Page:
The religions of the past, including the earlier Abrahamic Faiths – Judaism, Christianity, and Islam, whose adherents today constitute the majority of the world’s population – did not incorporate a lesser covenant into their teachings. In fact, the prophets and founders of those religions – Abraham and Moses; Jesus Christ; and Muhammad – passed away without clearly naming a successor or an authorized interpreter. This fact resulted in differing opinions and division, which ultimately led to splits, schisms, and sects, vitiating the strength of those Faiths early in their histories. Instead of transmitting one consistent and divinely-inspired message to humanity, the sectarianism that occurred soon after the prophets’ passing created conflict and contention, which eventually led to hostility and even war. Today each of those Faiths have longstanding sectarian divisions.

The Baha’i Faith, in a major departure from this previous pattern, has retained and maintained its singular unity since it began almost two centuries ago. Since Baha’u’llah’s passing, one unified Baha’i Faith has continued to exist everywhere – and in fact has become the world’s second-most widespread religion as a result. 

This means that Baha’u’llah’s covenant – an explicit, written document called The Book of the Covenant included in Tablets of Baha’u’llah, with clear instructions about his successor and that successor’s authority – is unique in religious history.

In The Book of the Covenant Baha’u’llah definitively named his eldest son Abdu’l-Baha as his successor and the authorized interpreter of his teachings. He specifically outlawed disunity among the Baha’is, reaffirming his revelation from God as a peaceful and unifying force. In The Book of the Covenant, Baha’u’llah wrote: “O ye that dwell on earth! The religion of God is for love and unity; make it not the cause of enmity or dissension.” He also wrote: “Conflict and contention are categorically forbidden in His Book. This is a decree of God in this Most Great Revelation.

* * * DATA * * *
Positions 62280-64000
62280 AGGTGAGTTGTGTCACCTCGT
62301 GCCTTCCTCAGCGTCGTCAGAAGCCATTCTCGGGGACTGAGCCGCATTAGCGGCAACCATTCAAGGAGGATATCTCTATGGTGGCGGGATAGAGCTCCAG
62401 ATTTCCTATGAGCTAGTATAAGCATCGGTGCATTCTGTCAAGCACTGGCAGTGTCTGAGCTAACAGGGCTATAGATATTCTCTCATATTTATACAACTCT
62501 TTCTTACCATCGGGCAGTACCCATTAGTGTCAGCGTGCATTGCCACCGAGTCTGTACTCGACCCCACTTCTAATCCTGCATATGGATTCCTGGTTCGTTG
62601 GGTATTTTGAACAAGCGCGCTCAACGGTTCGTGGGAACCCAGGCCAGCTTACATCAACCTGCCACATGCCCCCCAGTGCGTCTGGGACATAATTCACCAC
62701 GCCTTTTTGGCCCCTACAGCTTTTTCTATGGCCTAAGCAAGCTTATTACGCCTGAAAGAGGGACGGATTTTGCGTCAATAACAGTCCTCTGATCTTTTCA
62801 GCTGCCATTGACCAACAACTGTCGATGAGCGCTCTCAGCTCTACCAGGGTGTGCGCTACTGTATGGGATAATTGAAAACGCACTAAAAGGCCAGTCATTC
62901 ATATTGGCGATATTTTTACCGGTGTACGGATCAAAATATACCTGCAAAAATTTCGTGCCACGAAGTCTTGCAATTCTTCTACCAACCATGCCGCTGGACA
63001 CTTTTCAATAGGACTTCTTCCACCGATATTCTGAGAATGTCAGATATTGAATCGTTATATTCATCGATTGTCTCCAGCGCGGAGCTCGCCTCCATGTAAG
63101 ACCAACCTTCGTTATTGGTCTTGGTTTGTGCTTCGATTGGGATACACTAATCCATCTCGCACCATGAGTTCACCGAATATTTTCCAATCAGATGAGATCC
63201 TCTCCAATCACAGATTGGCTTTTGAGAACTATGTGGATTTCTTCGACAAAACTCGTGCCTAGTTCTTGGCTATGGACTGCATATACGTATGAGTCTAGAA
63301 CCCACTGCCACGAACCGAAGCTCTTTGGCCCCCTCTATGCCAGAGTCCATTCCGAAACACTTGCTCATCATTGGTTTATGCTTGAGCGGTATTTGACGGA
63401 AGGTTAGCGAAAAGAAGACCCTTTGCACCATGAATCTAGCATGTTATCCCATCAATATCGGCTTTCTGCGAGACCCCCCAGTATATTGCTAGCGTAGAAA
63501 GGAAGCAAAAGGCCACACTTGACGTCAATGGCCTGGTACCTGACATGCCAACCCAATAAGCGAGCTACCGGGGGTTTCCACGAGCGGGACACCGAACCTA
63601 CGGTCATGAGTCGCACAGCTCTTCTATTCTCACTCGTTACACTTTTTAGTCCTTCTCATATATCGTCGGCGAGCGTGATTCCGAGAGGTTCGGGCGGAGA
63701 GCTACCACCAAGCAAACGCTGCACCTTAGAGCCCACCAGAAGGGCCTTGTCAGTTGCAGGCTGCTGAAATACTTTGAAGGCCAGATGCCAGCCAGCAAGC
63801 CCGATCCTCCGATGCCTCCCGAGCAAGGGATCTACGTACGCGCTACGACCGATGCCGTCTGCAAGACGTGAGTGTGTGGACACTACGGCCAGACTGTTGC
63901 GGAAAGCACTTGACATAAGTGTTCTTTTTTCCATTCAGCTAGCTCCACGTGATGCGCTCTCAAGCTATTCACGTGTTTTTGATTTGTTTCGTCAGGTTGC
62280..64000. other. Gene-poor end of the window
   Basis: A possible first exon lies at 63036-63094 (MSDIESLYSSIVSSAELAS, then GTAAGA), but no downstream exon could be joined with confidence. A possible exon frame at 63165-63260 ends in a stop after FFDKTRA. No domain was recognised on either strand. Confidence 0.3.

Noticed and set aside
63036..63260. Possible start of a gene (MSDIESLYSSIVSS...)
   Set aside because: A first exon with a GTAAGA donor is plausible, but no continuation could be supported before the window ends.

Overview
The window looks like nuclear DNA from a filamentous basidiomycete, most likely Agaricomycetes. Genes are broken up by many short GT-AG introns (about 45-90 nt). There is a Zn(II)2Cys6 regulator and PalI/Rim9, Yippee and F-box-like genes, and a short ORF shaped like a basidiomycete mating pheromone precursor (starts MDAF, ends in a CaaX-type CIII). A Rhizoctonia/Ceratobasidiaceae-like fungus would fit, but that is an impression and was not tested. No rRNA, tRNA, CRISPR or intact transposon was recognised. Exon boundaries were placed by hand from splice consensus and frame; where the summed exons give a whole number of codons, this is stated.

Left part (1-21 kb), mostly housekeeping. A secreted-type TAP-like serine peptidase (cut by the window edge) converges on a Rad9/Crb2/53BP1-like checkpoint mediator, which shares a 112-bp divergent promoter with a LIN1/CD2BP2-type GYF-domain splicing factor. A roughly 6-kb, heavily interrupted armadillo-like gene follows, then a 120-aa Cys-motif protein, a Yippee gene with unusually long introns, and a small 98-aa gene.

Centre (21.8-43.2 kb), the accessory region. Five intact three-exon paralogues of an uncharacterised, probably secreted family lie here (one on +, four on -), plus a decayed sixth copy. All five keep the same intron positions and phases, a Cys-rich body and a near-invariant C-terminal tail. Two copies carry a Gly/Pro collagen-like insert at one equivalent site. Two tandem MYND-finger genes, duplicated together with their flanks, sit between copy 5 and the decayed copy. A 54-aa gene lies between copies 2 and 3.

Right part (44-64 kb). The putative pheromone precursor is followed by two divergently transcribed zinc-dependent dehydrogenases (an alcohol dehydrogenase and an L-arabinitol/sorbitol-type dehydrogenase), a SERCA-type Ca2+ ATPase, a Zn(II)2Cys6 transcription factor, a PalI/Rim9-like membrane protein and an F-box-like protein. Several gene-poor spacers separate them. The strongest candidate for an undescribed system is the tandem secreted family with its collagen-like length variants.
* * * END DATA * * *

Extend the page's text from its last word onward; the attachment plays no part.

This lesser covenant established a clear line of succession and interpretative authority from Baha’u’llah to Abdu’l-Baha to Shoghi Effendi, the Guardian of the Baha’i Faith after Abdu’l-Baha’s passing, and finally to the Universal House of Justice, which now serves as the democratically-elected global leadership body of the Faith at the Baha’i World Centre in Haifa Israel.

RELATED: All Faiths Are One Faith

The Baha’i Principle of Progressive Revelation

For Baha’is the greater Divine covenant underpins one of the core concepts of the Baha’i teachings – progressive revelation. The Baha’i teachings say that God reveals religious and mystical truth by sending humanity a systematic succession of prophets and messengers throughout history. Baha’is see those great teachers, the founders of the world’s major Faiths, as bringing different stages in one continuous spiritual educational system for everyone. Those Divine messengers each made a promise to their followers that they would return. That eternal covenant, which calls on every person of faith to recognize and accept the next messenger, forms the basis of the system of divine education called progressive revelation.

That’s why Baha’is see the unity of religion originating in an organic, unbroken chain of God’s messengers, who all taught the same essential Faith.